The Book of Ecclesiastes tells us that to everything in life there is a season, and an appointed time for every human experience. Our ancestors understood this — they lived the rhythms of life and respected them, their livelihoods tied to the harvests or the tides. They lived patiently attuned to the muffled cadences of their hearts, both the glad tempos and the dirges.

Today it is harder for us to accept the true fullness of human experience, the wide breadth of the seasons of life. We live in rigidly controlled environments, our thermostats set to 73 degrees in summer and winter, our pantries full of the same food the year round. We think we can do the same to our hearts, living narrowly only the experiences we crave, like love’s embrace or at the very least the steady hum of a cheerful, active life. The gloomy seasons we reject as unhealthy or morbid, and we seek the therapist’s couch when a swamping tide of loss or grief doesn’t recede at once. 

The experience we fear the most is that of death, with its awful finality and hideous separation. And yet death is embedded in life, here to stay. With all our scientific progress we have not been able to extend our lifespan at all, let alone begin to see a way to achieve the pipedreams of billionaires who have poured their capital into “solving” death.

What we have been able to do is to mute death — compartmentalize it, box it in, marginalize it, remove it from our sight — as we’ve done with many of our cemeteries and funeral homes. Our old people die in hospices, with trained assistants to sedate them on their way, and are rushed to the crematorium when their souls have barely fled. Ashes are scattered in bodies of water, while wakes and funeral rites have been replaced by “celebrations of life.” We are encouraged to celebrate immediately, because grief hurts and what hurts has no business interrupting the cheerful tempo of our modern lives.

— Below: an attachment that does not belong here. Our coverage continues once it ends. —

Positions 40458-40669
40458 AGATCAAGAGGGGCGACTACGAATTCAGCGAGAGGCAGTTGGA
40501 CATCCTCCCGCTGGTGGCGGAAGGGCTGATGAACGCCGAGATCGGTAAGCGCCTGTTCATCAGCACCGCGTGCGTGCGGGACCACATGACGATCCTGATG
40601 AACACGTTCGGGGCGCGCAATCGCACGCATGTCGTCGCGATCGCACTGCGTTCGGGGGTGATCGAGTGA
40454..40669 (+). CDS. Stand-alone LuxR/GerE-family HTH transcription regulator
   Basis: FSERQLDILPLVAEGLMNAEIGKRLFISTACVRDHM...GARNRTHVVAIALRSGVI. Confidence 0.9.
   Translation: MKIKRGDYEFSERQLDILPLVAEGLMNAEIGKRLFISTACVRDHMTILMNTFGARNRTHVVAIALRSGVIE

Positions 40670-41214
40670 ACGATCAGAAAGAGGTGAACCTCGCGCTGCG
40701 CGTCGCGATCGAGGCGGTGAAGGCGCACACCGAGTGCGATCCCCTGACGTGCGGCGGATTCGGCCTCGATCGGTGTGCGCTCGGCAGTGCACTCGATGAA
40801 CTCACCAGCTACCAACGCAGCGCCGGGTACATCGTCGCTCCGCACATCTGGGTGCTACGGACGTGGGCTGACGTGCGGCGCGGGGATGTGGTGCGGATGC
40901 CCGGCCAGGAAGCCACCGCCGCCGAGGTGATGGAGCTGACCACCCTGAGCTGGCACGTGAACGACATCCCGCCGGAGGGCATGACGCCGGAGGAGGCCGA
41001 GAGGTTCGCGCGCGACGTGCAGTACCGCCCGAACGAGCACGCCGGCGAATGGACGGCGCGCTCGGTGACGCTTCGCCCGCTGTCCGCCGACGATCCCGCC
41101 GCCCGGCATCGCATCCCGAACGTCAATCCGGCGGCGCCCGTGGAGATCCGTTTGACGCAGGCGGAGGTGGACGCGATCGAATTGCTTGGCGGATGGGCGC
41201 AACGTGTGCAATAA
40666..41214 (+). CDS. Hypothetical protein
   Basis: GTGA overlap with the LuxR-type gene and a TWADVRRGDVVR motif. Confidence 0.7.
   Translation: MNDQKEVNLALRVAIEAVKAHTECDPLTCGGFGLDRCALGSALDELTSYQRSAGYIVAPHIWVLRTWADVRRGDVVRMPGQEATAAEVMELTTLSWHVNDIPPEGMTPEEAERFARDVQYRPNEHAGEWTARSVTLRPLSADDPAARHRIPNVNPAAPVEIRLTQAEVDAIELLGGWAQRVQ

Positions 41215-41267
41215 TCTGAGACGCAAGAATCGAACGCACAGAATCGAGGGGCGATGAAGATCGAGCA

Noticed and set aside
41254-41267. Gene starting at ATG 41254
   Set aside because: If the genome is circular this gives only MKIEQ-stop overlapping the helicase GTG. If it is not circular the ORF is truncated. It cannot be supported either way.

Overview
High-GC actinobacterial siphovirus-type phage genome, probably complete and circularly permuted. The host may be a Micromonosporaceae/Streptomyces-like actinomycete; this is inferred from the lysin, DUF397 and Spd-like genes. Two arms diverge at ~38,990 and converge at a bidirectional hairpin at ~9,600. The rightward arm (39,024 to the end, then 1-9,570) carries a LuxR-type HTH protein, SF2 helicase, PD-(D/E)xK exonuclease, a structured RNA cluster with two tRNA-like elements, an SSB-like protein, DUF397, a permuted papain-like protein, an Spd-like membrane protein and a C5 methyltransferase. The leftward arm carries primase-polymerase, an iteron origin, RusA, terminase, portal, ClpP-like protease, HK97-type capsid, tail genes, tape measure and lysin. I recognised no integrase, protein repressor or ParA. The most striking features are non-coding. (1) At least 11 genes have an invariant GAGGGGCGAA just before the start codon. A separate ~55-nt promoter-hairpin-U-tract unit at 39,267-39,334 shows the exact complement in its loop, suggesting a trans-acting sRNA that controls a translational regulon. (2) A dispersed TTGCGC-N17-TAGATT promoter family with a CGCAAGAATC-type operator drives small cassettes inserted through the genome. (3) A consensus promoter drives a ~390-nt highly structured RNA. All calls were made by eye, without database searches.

My dear father died a month ago. He was 86 and had been diagnosed with the terrible, terminal illness of amyotrophic lateral sclerosis (ALS) more than two years ago. And yet, I was completely unprepared for his going away from us.

His death had all the hallmarks of a good death: he died in a state of grace, his soul and mind well prepared, nobly accepting the slow crucifixion that God chose for him as his purifying end. He died at home, with my mother, his wife of 56 years, yearning tenderly over him until his last wracked breath. Children and grandchildren surrounded him on his deathbed, suffering but unwilling to miss a last glance from his eyes. It was “normal,” it was “natural,” it was “to be expected,” and it was “a welcome relief.” 

An undated photo of the author's father, who died at 86 last December. (Courtesy image)

Clearly there is nothing for me to complain about. But I am still grieving, and it’s made me reflect on the wisdom of Ecclesiastes: There is, in fact, “a time to mourn,” and I’ve learned there is a blessedness in that time that we do wrong to reject.

The one who has lost enters a different dimension, as though separated by a veil from the unaffected around her. She has come face-to-face with the calamity of death and its incomprehensible transformation of the person she loves.

Where there were eyes with eager welcome there are now glassy orbs that convey nothing. Where there was warm skin to pat and kiss there is something else, yellow and leathery, that repels the touch. Where there were words of affection, forgiveness, and self-sacrificial love, there is silence. She yearns for one moment more with him, a few seconds even, to see his tender smile, which he kept up no matter how cruel the torment of his paralyzed body. But that moment is not to be, and knowing that, she grieves.